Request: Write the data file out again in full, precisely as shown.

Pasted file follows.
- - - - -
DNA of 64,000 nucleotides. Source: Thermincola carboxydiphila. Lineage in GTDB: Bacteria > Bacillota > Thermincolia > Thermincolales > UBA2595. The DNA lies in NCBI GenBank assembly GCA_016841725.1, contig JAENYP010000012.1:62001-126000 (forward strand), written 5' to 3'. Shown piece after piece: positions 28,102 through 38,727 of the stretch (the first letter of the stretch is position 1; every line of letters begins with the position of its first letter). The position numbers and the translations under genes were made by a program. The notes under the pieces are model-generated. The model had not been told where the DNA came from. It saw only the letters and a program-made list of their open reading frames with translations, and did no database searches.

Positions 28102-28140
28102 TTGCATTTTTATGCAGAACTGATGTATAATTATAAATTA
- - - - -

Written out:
DNA of 64,000 nucleotides. Source: Thermincola carboxydiphila. Lineage in GTDB: Bacteria > Bacillota > Thermincolia > Thermincolales > UBA2595. The DNA lies in NCBI GenBank assembly GCA_016841725.1, contig JAENYP010000012.1:62001-126000 (forward strand), written 5' to 3'. Shown piece after piece: positions 28,102 through 38,727 of the stretch (the first letter of the stretch is position 1; every line of letters begins with the position of its first letter). The position numbers and the translations under genes were made by a program. The notes under the pieces are model-generated. The model had not been told where the DNA came from. It saw only the letters and a program-made list of their open reading frames with translations, and did no database searches.

Positions 28102-28140
28102 TTGCATTTTTATGCAGAACTGATGTATAATTATAAATTA